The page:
Data Breach Aided University Phishing Scam
A highly targeted phishing attack last year that scammed dozens of Indiana University students out of their personal and financial data appears to have been aided in part by a previously undisclosed hacker break-in at one of the school's main research servers, according to documents unearthed by a doctoral student there.
In June 2006, an unknown number of IU students and faculty received an e-mail warning that online bill-paying services attached to their IU Employees Federal Credit Union accounts would be suspended unless they "renewed" their contract with the institution. According to the school's student news outlet, the Indiana Daily Student, that attack netted up to 80 victims.
Shortly after the attack, Chris Soghoian, a cybersecurity PhD student at IU's School of Informatics, filed an Indiana Public Records Act request for documents related to the incident. Those documents, redacted copies of which the school provided earlier this year, indicate that the phishers may have been able to gather e-mail addresses of IU students in a bid to further target their victims.
Soghoian first started classes at IU last fall, but registered for a school e-mail address in March 2006. Although he'd never given his IU e-mail address to anyone or used it online prior to the phishing attack against the credit union, he received a copy of the phishing e-mail. Soghoian inquired with the school's technical staff how someone could have obtained his e-mail address. He was told his inquiry was related to an ongoing investigation.
"That's when I decided to file the [public records] request," he said.
Investigators found phishing kits - ready-made scam e-mails and Web pages - designed to target IU students and customers of the Florida Commerce Credit Union and the Sandia Laboratory Federal Credit Union. Both credit unions had been targeted previously. In fact, a phishing scam targeting Florida Commerce surfaced two days prior to the IU scam.
The records provided by the university indicate that the phishers gained access to one or more accounts on the school's "Steel" server, a cluster of systems provided for students and researchers engaged in projects that require serious data and number crunching. According to the university, some 24,000 IU students have access to that server (Soghoian claims that figure is outdated and that the actual number of user accounts on that server is at least 30,000). By downloading the list of user names with access to the server, the attackers would have had a ready list of targets to use in their phishing scam, Soghoian said.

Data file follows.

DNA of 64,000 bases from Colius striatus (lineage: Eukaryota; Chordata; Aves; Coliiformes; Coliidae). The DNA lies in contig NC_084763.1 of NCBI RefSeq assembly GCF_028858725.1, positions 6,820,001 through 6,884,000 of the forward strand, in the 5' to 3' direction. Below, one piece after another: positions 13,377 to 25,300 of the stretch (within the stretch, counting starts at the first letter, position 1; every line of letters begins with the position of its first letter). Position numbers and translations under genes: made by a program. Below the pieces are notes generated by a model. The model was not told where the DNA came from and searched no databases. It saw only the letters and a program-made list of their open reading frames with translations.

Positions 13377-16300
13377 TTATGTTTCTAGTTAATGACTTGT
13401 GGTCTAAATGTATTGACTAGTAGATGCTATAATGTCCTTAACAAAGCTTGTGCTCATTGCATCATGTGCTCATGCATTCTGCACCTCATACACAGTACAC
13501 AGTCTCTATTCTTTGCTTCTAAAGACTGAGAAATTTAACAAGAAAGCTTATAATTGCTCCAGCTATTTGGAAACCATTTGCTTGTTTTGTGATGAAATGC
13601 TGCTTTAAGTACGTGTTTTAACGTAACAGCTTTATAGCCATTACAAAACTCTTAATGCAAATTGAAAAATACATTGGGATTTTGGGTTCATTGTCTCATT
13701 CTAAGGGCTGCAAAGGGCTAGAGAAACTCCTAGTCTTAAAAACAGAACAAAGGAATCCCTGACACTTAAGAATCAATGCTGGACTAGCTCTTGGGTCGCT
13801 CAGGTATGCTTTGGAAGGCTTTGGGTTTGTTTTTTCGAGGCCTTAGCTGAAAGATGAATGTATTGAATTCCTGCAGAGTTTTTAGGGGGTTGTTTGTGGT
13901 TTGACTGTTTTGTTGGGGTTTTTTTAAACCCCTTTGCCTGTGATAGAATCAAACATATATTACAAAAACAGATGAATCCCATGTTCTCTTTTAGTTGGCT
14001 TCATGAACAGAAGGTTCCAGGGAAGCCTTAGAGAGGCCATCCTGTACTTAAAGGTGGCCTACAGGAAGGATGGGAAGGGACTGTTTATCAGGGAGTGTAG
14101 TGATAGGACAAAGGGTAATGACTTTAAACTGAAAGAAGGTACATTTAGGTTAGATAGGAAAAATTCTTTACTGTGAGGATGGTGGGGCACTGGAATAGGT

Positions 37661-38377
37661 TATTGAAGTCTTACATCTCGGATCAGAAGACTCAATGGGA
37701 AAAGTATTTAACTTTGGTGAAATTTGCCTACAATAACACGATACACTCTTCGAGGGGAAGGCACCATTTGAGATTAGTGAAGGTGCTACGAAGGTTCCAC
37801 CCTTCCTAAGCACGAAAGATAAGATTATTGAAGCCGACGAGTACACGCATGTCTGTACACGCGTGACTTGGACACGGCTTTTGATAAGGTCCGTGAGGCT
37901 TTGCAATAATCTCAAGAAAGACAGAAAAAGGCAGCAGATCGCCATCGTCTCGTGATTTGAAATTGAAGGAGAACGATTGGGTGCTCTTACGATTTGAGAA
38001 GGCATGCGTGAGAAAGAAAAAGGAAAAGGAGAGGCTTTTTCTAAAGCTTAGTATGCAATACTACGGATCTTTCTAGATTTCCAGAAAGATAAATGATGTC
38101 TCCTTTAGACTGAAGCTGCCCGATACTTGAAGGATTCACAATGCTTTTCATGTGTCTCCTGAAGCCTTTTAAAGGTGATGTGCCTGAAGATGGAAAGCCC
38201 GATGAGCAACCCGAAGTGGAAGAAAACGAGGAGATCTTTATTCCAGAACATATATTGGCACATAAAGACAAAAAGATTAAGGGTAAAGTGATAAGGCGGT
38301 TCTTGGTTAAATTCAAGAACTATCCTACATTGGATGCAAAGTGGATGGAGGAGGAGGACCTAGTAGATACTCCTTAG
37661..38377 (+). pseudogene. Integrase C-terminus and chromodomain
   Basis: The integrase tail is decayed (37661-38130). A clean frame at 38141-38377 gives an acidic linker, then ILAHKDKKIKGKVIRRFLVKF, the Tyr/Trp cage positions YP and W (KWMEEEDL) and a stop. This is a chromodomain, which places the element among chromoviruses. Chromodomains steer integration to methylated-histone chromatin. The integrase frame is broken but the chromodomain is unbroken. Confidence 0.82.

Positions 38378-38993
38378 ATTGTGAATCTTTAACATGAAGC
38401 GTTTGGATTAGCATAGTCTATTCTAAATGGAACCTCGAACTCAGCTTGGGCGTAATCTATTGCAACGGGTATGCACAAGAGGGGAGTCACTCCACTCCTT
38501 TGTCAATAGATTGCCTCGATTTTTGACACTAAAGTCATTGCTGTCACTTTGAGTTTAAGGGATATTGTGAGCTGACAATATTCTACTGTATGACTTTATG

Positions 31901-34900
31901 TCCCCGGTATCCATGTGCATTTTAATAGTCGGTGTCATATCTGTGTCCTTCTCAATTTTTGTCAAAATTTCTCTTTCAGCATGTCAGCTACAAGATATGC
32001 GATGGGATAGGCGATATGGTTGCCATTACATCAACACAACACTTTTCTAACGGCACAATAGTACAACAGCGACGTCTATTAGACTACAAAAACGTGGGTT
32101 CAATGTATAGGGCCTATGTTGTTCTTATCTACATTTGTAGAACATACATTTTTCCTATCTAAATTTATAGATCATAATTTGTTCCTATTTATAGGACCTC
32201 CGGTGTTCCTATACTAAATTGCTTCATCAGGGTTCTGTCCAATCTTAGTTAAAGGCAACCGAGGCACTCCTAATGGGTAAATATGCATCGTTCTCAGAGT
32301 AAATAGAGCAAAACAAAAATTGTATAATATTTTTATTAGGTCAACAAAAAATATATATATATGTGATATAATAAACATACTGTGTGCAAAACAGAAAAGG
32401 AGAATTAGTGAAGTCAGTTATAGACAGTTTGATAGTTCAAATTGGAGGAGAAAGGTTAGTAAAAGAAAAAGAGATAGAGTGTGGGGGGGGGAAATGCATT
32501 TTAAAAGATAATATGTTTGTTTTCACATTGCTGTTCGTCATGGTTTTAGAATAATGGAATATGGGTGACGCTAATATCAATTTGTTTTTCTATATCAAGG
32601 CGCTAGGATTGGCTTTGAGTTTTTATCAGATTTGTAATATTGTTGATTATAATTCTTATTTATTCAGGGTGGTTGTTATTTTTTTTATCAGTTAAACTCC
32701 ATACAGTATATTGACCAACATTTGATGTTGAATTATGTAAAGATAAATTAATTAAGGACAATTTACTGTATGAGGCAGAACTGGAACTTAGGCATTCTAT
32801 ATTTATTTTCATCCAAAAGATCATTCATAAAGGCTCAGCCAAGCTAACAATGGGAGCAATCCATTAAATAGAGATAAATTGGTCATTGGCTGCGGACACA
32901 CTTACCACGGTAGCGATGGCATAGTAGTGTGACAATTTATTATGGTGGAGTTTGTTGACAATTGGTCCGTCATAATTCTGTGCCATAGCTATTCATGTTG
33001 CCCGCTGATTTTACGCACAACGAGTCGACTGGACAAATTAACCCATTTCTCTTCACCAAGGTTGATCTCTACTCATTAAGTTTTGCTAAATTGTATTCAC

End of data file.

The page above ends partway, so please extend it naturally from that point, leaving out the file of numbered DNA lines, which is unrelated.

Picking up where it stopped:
"The fact that the cluster provides login services means that anyone who's logged in can query user names on the system," he said. "The phishers sent their e-mails from Steel as well, from within network, which I'm guessing would have helped them somewhat in bypassing spam filters.
While most phishing attacks target the nation's largest financial institutions, scammers are turning their sights on smaller banks and credit unions whose customers may not be as adept at dealing with these types of scams. In addition, as the attack against the IU Credit Union shows, scams against smaller institutions are more likely to be successful if the phishers have access to e-mail addresses of individuals known be associated with the targeted institution.
Phishers have targeted more than 185 credit unions during just the past two years, and many of them in multiple, separate attacks, according to anti-phishing and security company Websense.
April 16, 2007; 4:30 PM ET
Categories: Fraud , From the Bunker , Latest Warnings , Safety Tips
Save & Share: Previous: Practicing Street Smarts at the ATM
Next: Smile, You're on Criminal Camera
Posted by: Danger Danger | April 17, 2007 11:14 AM | Report abuse
Posted by: Susan Dawson | April 17, 2007 11:27 AM | Report abuse
Posted by: Canaddress | April 17, 2007 11:36 AM | Report abuse
Posted by: dbm1rxb | April 17, 2007 1:36 PM | Report abuse
Posted by: Mrs.Meenakshi Kumar | April 17, 2007 5:38 PM | Report abuse
Posted by: antibozo | April 17, 2007 9:29 PM | Report abuse
Posted by: uriel arroyo | April 17, 2007 11:25 PM | Report abuse
Posted by: Don Quixote | April 19, 2007 8:49 AM | Report abuse
Posted by: nr6qb0hz8y | April 29, 2007 9:11 AM | Report abuse
The comments to this entry are closed.